Grobbel told commissioners he was “baffled” by the comments. He admitted that the Census Bureau’s racial and ethnic categories were “problematic” and outdated, but pointed out that census data was required by Michigan law as part of any community master plan. “I do not invent [these categories],” he said. “These are the census categories.

Jacobson argued that “change has to start somewhere” and that a local government unit could move the needle by using different terminology. “I would suggest that we make a comment [in the master plan]something to the effect that we have…a diverse community.

“Well, you don’t,” Grobbel replied. “You have 94.7% white [population].”

Mangus added that Whitewater’s high percentage of white residents “doesn’t mean we care [about race]and Jacobson added that “it’s not like we’re an all-white community; it’s not like we don’t let people of color in.

“If you’re going to be that weird in racing, we can’t work together on this project,” Grobbel concluded. “We have a lot of work to do here… These are social constructs imposed on us by the world, and recorded by self-reporting in the census. If you want a platform to talk about your concerns about people of color or whatever, it’s not here. This is the wrong forum.

Grobbel eventually resigned from his role and left, calling the conversation “totally inappropriate” and pushing back against Jacobson and Mangus’ claims that they “have no problem with people of color.” “If a person of color listened to this conversation, they would take away the exact opposite,” he said.

After Grobbel left, the planning commission continued to work on the documents he had prepared, going through the demographic document line by line and cutting introductions and analyzes in many places. “I just hesitate when you provide analysis rather than data,” Mangus explained. “I would rather err on the side of data, with an individual doing their own analysis.”

“I don’t know why we are considering changing anything,” Commissioner Carlyle Wroubel said. “It’s just data before we even get into the master plan… It’s just context. It has nothing to do with the master plan, except to know in which direction the population is going.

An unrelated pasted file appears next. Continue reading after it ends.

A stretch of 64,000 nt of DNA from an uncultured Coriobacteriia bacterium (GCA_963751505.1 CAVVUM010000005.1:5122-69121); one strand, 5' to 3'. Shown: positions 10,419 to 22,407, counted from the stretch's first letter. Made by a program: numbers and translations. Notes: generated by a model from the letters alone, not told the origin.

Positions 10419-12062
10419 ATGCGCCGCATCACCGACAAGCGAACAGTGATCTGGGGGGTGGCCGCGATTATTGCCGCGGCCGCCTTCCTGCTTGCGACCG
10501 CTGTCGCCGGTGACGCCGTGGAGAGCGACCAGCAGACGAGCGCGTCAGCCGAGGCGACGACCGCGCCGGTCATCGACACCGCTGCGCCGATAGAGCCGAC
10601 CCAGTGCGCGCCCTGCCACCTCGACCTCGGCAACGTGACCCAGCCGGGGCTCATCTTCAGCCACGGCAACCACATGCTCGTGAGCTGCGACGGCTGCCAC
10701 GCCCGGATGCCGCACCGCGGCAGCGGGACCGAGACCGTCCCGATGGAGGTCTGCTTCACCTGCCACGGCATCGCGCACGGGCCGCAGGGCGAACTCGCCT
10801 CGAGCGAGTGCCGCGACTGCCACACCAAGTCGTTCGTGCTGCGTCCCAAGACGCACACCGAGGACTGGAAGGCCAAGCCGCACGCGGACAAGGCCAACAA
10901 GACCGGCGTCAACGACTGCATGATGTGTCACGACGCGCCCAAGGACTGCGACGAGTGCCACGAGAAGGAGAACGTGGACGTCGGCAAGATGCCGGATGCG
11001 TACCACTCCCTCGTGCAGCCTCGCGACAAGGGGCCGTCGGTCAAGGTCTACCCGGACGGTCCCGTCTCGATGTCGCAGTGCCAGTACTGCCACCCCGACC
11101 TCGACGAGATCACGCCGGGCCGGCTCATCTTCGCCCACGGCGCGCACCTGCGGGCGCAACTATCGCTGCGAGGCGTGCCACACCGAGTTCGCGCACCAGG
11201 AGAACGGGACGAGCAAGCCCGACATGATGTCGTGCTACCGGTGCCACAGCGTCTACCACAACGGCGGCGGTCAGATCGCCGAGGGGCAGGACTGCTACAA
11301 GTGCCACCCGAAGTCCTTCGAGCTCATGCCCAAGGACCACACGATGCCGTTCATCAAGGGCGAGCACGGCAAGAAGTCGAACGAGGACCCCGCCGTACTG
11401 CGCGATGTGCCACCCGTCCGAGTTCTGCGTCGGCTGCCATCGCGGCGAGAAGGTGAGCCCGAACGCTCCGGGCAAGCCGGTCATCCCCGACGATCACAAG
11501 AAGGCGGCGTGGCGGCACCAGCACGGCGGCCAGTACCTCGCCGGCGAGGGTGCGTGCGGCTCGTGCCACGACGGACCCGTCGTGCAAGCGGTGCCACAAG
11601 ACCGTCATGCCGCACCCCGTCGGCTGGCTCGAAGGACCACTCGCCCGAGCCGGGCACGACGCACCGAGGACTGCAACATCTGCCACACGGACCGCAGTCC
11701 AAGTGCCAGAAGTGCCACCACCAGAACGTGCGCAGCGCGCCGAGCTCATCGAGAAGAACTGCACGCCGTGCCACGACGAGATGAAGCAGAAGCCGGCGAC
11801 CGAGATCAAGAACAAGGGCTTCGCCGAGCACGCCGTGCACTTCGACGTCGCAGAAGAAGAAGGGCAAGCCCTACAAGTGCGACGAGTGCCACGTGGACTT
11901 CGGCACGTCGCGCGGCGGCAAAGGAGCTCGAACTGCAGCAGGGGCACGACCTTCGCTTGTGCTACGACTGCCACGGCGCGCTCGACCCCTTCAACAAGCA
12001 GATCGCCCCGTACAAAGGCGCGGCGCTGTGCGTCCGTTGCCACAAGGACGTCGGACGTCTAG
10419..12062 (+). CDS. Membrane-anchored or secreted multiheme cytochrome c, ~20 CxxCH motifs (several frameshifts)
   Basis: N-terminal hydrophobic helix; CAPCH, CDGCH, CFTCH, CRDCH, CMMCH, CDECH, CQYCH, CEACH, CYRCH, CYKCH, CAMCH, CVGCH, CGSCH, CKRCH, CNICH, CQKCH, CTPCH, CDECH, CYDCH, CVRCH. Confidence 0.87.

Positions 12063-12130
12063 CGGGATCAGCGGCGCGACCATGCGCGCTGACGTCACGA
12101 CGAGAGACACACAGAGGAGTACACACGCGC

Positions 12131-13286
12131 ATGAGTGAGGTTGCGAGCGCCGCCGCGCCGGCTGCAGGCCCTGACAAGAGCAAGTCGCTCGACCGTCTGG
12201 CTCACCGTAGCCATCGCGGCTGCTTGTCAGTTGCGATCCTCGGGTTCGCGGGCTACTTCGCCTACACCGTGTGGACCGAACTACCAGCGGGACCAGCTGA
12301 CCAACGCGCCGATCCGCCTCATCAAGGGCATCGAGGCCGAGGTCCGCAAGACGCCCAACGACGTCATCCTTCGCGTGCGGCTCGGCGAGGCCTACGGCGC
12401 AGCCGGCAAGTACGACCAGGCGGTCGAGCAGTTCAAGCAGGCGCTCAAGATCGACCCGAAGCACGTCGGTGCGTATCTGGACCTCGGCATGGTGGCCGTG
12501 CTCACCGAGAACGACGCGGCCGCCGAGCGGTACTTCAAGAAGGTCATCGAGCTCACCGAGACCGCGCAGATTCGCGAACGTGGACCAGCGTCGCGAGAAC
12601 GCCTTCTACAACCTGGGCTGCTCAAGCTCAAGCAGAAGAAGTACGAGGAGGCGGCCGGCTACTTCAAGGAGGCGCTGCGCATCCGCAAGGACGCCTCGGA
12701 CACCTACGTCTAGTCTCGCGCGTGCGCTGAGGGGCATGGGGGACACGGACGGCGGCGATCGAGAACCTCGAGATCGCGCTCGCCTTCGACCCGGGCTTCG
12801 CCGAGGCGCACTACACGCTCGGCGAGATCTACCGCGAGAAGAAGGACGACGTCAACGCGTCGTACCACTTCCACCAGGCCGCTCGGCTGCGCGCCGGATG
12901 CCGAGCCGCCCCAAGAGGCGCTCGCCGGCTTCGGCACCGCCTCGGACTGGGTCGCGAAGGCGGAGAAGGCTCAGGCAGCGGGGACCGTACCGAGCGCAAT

Wrubel later resigned from the planning commission, saying he had “had enough of this shit”.

“You just had a fight, you got rid of a good man who was helping us, for nothing… There was no reason to say, ‘We have to change it to say we are a [diverse] community.’ Were not!”

A closing public comment session – for which Mangus asked Wrubel to stay in order to maintain a quorum – saw many township residents criticize the behavior of the commission. Several landlords were on hand to denounce a controversial 22-home condo development, which the commission is considering for a 30-acre parcel off Baggs Road. Although development is not on the agenda, residents said they felt the topic was relevant since Whitewater’s existing master plan emphasizes the “rural character” of the township, on which a major development could have an impact.

“This lawyer was paid with taxpayers’ money and walked out because you couldn’t listen to him,” said Connie Hymore, a local landlord. “And then when he left, you tried to follow his program, what he wrote, and he wasn’t there to answer any of your questions because he left. It was embarrassing. J am ashamed. It makes me wonder why I want to be part of this community.

Mangus ended the meeting by asking for “a little indulgence from the public”, citing that the commission has “a lot of very new members, and we are trying to work things through”.

Louisa R. Loomis